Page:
London: Rafael Nadal had given consideration to returning to the fray after five frustrating months to play doubles for Spain in the Davis Cup final next weekend. He flirted with the idea; the points would be short, he could test his knee in match conditions, relish the camaraderie and he might even get a winner’s medal around his neck.
Spain have a doubles team in place, indeed Marcel Granollers and Marc Lopez have done well enough on tour this year to be contesting the Barclays ATP World Tour Finals, but the lure of bringing in Nadal would have been a difficult one for Alex Corretja, the captain, to resist. The idea was a nice one, but the player still could not be sure and eventually decided against it.
The concern persists over when Nadal, 26, will take to the courts again, a storyline that has dragged on since his defeat in the second round of Wimbledon. He wants everything to be right with his knee — you do not fool around when tendinitis strikes — but the long weeks of rehabilitation are eating away at his good humour.
In his absence in Prague, from Friday next week, the singles roles will be taken by David Ferrer — who could yet win the title at the O2 arena as a prelude to assuming the responsibility of being Spain’s standard-bearer — and Nicolas Almagro. The Czech Republic include Lukas Rosol, the man who defeated Nadal at Wimbledon, and their mainstay is Tomas Berdych.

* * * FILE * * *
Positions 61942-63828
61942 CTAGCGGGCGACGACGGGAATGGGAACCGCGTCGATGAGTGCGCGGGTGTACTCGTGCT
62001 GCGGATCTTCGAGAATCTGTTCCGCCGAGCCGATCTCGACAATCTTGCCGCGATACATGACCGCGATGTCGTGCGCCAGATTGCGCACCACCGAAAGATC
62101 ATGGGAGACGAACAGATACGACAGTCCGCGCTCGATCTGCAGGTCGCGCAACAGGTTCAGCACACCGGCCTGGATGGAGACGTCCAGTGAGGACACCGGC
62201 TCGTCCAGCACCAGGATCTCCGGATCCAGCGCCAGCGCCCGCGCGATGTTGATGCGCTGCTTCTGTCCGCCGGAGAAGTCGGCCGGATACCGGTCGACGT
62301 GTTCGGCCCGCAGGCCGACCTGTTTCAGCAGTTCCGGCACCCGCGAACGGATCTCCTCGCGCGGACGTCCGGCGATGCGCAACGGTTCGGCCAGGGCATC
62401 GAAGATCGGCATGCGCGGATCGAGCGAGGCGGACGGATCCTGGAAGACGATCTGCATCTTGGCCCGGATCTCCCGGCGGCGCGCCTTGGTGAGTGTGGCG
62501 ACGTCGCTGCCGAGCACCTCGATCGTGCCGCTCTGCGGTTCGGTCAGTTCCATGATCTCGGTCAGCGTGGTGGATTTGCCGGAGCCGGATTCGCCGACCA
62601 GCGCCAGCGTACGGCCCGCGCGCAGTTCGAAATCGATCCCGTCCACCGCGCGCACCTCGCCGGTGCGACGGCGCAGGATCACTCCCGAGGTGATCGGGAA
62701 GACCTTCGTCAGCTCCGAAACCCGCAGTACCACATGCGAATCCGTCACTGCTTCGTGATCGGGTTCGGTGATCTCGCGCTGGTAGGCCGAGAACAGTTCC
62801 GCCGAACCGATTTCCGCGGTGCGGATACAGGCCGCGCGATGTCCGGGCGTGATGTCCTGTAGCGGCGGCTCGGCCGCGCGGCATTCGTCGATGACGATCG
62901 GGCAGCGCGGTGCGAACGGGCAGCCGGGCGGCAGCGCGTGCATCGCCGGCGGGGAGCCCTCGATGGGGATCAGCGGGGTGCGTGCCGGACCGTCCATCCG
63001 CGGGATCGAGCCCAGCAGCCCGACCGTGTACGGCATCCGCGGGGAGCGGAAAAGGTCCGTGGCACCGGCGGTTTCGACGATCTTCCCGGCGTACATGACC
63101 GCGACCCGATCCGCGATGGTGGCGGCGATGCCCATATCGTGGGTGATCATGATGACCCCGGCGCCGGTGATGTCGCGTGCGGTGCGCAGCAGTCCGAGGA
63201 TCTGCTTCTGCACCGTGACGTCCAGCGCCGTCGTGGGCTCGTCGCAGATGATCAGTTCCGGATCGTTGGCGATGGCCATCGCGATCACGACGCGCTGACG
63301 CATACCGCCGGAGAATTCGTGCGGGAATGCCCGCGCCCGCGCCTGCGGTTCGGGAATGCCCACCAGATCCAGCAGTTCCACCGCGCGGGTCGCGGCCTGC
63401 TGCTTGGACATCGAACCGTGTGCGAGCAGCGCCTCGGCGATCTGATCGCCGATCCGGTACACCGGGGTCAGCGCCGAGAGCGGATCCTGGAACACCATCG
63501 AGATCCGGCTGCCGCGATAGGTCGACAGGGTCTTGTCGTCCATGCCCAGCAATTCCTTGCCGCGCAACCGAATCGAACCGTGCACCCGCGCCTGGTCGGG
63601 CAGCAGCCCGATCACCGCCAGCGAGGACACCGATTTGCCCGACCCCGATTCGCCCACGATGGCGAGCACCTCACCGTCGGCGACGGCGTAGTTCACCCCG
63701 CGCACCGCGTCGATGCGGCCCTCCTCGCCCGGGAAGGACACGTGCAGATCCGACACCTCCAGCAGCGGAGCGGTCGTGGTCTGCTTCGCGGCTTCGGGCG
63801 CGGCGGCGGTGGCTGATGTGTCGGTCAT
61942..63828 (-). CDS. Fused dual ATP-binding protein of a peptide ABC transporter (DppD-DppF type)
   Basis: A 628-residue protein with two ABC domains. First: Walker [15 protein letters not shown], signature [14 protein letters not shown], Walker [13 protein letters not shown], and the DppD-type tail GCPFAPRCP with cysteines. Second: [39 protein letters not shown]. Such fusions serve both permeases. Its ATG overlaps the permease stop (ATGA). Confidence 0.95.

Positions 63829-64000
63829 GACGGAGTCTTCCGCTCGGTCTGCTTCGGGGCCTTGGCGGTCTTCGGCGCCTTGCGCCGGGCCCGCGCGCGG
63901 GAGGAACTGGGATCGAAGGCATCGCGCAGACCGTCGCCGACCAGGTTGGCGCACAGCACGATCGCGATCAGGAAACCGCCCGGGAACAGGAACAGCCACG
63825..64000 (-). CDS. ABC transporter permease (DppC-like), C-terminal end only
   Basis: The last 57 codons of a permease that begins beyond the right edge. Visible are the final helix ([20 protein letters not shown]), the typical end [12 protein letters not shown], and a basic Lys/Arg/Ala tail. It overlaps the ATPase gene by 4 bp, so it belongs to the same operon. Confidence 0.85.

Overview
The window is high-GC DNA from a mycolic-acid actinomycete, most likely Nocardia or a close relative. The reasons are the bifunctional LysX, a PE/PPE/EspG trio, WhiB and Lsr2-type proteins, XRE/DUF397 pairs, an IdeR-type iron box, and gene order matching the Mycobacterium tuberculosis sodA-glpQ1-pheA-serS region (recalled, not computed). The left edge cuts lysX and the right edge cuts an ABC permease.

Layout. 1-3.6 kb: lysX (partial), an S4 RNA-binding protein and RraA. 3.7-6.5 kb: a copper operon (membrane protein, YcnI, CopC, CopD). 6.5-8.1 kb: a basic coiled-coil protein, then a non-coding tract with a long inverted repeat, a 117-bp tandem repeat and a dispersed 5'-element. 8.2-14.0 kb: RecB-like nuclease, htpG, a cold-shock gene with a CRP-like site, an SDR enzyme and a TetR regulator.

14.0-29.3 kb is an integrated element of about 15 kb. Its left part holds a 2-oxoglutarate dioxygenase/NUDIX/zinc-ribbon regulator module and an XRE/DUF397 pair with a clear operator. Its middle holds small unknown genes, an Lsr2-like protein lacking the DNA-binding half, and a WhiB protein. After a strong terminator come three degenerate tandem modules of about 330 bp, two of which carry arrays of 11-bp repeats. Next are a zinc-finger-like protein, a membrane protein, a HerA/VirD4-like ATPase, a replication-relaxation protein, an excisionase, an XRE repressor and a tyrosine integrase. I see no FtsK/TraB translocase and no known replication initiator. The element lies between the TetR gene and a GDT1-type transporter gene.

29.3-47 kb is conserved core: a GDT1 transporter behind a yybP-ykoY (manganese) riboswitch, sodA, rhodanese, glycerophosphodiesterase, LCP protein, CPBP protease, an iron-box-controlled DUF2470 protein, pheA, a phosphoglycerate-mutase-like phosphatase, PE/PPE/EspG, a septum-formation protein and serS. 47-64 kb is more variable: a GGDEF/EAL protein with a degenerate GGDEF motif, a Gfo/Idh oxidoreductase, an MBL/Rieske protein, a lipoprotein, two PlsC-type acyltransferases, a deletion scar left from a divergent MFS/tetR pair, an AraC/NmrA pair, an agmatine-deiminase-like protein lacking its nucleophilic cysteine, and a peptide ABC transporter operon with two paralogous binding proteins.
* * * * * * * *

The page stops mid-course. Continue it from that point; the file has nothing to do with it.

There is so much in Berdych’s game to admire; he has the perfect physique and a formidable array of shots. But perhaps the two things that are holding him back from a more prominent challenge are that his game needs to become more than one-dimensional and he has to believe more that he belongs.
He is the sixth-best player in the world on present rankings and yet to watch him sometimes you would think he was the 26th.
He looked ashen on Friday, the cumulative effect of not being able to take Novak Djokovic to a third set when he had the second by the scruff of the neck and the thought that there are still a couple of best-of-five-set exercises ahead of him before he can laze on a beach with his girlfriend, the model Ester Satorova.
Questions about the Davis Cup final to come drew deep sighs from him, and an attempt to talk about the event when he did not really want to. “It’s just another big event coming up for the end of the year,” he said.
“I’m getting even more tired, and that’s it. I’m going to try to prepare myself as best I can for it. Today wasn’t one of my best matches with him (Berdych has won only once in 12 meetings with Djokovic, in the 2010 Wimbledon semi-finals).
Asked whether he thought the Serb played well enough to win the tournament, he responded icily. “It was good enough to beat me,” he said. And so, of which of his achievements in 2012 was he most proud? “It will be a very short answer. I hope that the best moment is still to come.”